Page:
In romance, the primary goal is centered around the act of falling in love and combating whatever challenges you, as the creator, have instilled to make that difficult for your characters to achieve. Therefore, you really need your romance leads on the same page—with either a joint purpose or opposing goals—within the first three to five pages.


On that note, make sure your main characters have goals other than the romance itself, and that those goals get introduced fairly quickly.


have a punchy first line that draws the reader in without compromising voice or story


I’ve read a manuscript or two where it’s obvious the writer spent an inordinate amount of time on that first sentence. It’s a thing of beauty, but a glaring eyesore when compared to the words that follow. Hook us with that first sentence, but don’t promise more than you can deliver or set yourself up to fall short.


You only have a few pages to snag your audience and keep them reading. Make good use of them!

You only have a few pages to snag your audience and keep them reading. Make good use of them!

Those first few pages of your manuscript are exceedingly valuable real estate. They’re the first words your reader will take in and can often be the deciding factor as to whether they’ll continue or toss your book baby into the DNF (Did Not Finish) pile.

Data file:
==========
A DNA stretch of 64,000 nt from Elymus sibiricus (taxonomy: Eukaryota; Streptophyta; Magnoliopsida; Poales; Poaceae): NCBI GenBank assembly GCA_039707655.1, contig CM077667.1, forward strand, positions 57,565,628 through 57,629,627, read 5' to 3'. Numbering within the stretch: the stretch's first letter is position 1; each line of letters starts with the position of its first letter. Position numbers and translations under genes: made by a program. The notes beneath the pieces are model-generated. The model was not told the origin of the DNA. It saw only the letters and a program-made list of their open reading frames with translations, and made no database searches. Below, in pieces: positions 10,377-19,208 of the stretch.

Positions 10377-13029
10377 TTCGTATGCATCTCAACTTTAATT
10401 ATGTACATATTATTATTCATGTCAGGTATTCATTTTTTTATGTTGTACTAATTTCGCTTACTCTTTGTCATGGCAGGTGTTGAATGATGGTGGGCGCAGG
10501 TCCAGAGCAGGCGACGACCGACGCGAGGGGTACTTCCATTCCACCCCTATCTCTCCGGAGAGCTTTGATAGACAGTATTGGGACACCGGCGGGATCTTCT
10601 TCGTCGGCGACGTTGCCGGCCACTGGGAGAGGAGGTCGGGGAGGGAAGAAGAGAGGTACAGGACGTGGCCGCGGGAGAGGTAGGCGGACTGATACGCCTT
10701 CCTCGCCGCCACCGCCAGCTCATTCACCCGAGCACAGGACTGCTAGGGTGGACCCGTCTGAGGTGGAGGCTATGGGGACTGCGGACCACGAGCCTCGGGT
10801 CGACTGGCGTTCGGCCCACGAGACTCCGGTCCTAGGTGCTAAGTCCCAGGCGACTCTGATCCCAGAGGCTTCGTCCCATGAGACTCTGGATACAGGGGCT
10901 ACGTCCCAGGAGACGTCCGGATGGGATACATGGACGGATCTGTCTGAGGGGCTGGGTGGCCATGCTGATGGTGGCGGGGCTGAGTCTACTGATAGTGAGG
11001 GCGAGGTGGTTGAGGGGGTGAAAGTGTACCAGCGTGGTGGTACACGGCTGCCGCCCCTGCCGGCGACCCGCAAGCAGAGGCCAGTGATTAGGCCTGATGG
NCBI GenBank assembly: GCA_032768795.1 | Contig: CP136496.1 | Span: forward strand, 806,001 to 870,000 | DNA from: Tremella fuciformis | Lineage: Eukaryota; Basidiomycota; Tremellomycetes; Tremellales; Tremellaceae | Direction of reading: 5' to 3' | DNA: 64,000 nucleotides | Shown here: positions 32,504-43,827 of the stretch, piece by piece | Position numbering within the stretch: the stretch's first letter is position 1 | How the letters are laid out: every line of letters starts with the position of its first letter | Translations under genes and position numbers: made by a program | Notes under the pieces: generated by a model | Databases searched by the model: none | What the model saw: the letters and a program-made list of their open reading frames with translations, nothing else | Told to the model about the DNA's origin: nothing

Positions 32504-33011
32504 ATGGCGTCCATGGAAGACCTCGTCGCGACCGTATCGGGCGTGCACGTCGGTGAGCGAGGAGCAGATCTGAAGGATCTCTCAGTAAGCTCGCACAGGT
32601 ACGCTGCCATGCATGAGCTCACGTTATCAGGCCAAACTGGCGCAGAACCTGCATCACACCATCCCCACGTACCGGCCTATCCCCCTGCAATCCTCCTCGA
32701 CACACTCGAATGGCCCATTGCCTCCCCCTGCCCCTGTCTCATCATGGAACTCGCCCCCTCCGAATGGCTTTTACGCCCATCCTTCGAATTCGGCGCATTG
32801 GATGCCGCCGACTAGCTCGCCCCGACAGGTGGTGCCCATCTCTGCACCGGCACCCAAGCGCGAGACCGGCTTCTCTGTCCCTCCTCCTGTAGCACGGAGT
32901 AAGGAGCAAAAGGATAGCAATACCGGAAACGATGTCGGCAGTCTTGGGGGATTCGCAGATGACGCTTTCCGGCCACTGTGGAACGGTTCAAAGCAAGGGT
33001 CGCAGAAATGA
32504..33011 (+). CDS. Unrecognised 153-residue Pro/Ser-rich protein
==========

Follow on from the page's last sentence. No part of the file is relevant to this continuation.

Not only do you have to snare the reader and intrigue them enough to keep reading, but you also must establish voice, character, and setting. This is a hefty undertaking, and not one to be approached lightly. Not a single word of your first five pages should be wasted on fluff.


However, not to fear, my lovelies. Nary a writer out there has ever written the perfect story on the first draft. We all start in the wrong place more often than not. The important thing is opening yourself to that realization and, once the story is solidified as a full draft, taking a step back to consider whether that kick-butt opening you wrote truly fits with the story you told. Sadly, painfully, it often does not. You might realize the real conflict doesn’t get revved up until your current chapter three—or possibly even later. Which means all those before it are just really detailed backstory and ain’t nobody got time for that, am I right? 🤣


The most important thing to remember is… first drafts are first drafts for a reason. Don’t kill yourself over trying to envision the perfect opening. Just get the skeleton of your story onto the page and once that first draft is done, you can get a true picture of the story you’ve written. That’s when you can start making the hard decisions, like exactly where the story should begin.


Until next time,